Urine test shows potential for detection, personalized treatment of bladder cancer
Investigators from Georgetown University Medical Center and Fudan University in China have developed a novel noninvasive and individualized technique for the detection and treatment of bladder cancer.
The technique uses a urine specimen and a method that cultures cancer cells called “conditional reprogramming” — which allows patients’ cells to grow indefinitely without genetic manipulation — to reveal the unique molecular underpinnings of each patient’s disease.
“This is the first study to show, using patient samples, that a ‘living liquid biopsy’ from urine can help determine treatment,” Xuefeng Liu, MD, professor of pathology and oncology and co-director of the Center for Cell Reprogramming at Georgetown University and member of Georgetown Lombardi Comprehensive Cancer Center, said in a press release. “This work also suggests that we might be able to grow and test cancer cells for treatment from other ‘living biomarkers’ found in blood and saliva. We are just at the beginning of this new diagnostic innovation.”
HemOnc Today spoke with Liu about what makes this technique unique, the results of the study and plans for additional research.
Question: How does this technique differ from others available for these patients?
Answer : Many techniques are available for research purposes and clinical practice. For urine-based technology, urine cytology is commonly used but, unfortunately, the sensitivity is quite narrow. Most patients with bladder cancer have to see a doctor routinely for long-term intrusive, uncomfortable, expensive cystoscopy every 2 to 3 months after surgery. This makes bladder cancer the costliest cancer of all cancer types. A urine cancer cells test is comfortable, fast and less expensive than what is currently used.
Q: How did you conduct the study?
A: In this rapid report, we took 50 mL of morning urine samples from 70 patients and processed the specimens through cultures. Within a couple of days, we could see the cancer cells growing in the petri dish. Primary cells isolated from urine and tumor samples rapidly formed cultures and represented 3D compact spheroids.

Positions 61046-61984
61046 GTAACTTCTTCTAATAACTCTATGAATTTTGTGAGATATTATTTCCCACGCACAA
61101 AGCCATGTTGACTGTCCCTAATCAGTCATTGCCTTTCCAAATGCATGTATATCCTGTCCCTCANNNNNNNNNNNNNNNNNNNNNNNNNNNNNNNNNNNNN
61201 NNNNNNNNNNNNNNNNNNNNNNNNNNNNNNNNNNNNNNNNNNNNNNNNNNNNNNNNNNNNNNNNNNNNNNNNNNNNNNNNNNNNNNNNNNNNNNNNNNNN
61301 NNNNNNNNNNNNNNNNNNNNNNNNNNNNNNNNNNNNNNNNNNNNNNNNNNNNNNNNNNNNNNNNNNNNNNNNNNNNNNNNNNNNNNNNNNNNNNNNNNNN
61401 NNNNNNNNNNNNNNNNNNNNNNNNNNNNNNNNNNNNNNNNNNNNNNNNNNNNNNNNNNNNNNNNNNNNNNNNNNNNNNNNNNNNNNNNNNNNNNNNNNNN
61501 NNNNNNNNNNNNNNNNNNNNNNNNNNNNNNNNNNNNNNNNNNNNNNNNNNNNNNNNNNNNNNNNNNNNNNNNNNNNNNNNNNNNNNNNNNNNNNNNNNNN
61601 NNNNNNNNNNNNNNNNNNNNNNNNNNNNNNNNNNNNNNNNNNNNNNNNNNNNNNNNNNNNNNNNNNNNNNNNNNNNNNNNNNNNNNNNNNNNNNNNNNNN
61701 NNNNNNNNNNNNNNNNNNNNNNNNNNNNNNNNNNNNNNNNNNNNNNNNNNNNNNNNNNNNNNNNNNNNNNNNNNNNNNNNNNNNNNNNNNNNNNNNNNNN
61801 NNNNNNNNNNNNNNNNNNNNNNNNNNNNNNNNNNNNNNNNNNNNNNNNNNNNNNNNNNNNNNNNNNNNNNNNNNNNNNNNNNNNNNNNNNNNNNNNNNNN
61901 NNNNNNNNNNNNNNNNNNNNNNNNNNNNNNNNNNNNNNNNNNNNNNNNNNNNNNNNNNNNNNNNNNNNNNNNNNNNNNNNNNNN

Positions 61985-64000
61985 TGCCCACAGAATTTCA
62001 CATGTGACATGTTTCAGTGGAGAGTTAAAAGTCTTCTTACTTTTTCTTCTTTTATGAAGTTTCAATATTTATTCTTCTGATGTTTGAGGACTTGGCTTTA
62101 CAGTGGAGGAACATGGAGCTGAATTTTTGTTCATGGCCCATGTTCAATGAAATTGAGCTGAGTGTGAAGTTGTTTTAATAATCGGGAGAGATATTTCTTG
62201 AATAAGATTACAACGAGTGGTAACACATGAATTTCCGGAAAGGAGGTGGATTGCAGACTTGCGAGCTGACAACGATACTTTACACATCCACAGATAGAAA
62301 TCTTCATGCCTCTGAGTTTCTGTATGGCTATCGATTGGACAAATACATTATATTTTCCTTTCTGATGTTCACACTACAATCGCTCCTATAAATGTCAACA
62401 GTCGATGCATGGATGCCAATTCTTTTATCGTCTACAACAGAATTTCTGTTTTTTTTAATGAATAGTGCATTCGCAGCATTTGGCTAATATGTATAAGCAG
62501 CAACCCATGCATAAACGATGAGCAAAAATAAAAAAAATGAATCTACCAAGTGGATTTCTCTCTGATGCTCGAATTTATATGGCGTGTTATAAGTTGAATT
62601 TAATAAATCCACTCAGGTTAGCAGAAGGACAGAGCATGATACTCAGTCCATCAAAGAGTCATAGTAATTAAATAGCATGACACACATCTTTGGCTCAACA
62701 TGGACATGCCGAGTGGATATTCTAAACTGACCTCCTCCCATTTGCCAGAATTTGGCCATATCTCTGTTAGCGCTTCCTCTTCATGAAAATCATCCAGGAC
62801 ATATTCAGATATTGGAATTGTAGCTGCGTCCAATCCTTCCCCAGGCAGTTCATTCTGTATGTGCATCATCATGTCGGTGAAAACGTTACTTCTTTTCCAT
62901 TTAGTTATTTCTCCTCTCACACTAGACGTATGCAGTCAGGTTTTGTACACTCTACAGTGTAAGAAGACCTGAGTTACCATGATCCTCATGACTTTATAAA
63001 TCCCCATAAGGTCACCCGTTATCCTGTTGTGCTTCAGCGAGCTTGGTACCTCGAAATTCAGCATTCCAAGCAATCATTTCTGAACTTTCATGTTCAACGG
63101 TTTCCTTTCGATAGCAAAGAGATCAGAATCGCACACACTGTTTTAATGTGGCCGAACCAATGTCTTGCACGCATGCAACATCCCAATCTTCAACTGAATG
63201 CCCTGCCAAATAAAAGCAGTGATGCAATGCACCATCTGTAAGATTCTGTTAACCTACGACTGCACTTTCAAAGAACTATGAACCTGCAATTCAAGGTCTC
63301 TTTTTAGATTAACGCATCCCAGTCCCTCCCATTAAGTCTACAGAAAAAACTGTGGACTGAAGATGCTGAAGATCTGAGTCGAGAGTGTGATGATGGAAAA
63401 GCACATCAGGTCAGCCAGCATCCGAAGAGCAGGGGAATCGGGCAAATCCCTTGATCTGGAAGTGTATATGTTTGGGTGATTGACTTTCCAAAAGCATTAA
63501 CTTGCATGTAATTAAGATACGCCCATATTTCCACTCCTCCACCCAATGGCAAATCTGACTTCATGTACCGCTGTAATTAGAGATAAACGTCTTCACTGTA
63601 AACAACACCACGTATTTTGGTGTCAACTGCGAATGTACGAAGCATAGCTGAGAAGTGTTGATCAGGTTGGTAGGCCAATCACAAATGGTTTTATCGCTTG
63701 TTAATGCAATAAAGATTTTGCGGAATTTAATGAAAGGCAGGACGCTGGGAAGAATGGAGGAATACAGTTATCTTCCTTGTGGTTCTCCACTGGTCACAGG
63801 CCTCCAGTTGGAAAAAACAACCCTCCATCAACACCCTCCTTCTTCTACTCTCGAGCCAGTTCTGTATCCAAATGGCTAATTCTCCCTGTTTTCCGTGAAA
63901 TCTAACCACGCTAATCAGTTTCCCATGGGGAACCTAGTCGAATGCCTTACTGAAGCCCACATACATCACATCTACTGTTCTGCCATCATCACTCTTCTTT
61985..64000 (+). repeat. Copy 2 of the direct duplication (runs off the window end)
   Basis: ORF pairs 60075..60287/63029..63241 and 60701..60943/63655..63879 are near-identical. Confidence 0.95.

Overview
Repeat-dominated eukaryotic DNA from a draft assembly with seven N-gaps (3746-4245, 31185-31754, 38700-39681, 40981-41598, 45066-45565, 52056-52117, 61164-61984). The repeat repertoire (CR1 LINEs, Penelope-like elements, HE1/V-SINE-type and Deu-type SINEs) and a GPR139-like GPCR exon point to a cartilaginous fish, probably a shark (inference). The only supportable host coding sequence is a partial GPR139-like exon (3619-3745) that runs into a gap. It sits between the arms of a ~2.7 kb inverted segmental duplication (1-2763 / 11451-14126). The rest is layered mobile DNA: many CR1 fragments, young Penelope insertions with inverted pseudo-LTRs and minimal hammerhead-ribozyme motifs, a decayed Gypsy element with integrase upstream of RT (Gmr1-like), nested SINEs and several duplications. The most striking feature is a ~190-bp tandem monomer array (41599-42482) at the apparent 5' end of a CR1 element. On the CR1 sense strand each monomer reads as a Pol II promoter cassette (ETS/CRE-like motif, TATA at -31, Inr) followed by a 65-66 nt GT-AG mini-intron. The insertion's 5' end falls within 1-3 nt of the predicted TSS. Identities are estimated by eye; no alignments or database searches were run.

Q: Can you elaborate on your findings?
A: The overall success rate of culturing urine was approximately 84%. We will further increase the success rate to at least 95%. A truly important aspect of our findings that we have never seen before was that we were able to identify cancer cells in urine. This is a simple way to be able to predict cancer recurrence. Although bladder cancer is not one of the most common cancer types in the United States, it is very expensive type due to frequent recurrence. Therefore, we wanted to come up with an inexpensive way to predict recurrence.
Another advantage of this study was that we could predict response to a certain drug, which will make it easy to test how a drug treats a cancer cell in vitro. We found that many of the urine cancer cells were highly sensitive to bortezomib (Velcade, Takeda Oncology), which is currently being tested for urothelial cancer. Further, we can obtain urine samples at any time before and after treatment, which could allow us to obtain real-time pathologic conditions. For seven patients, we compared urine-based drug sensitivities with clinical responses to traditional treatment as well as to CT and PET follow-up images. Results of this analysis matched the patient’s clinical history and their urine-based conditional reprogramming culture findings, thus confirming and supporting the use of urine conditional reprogramming in clinical practice.
Q: What needs to be confirmed before this technique becomes available in practice?
A: We need to conduct the same experiment but with more patients to confirm these findings. If we can do this, I believe this will become a routine method for practice.
Q: What will future research entail ?
A: We need more collaboration with hospitals and clinicians to expand the patient population. We do not have perfect drugs for certain cancer types, but with this new test, we have a unique platform through which we can use the cancer cells from patients for drug discovery. With this test, we may be able to find a new treatment for our patients. – by Jennifer Southall
For more information:
Xuefeng Liu, MD, can be reached at Georgetown Lombardi Comprehensive Cancer Center, 3800 Reservoir Road NW, Washington, DC 20057; email: email@example.com.
Disclosure: Liu reports future royalties and payments from Propagenix as inventor of conditional reprogramming technology licensed to Propagenix for commercialization.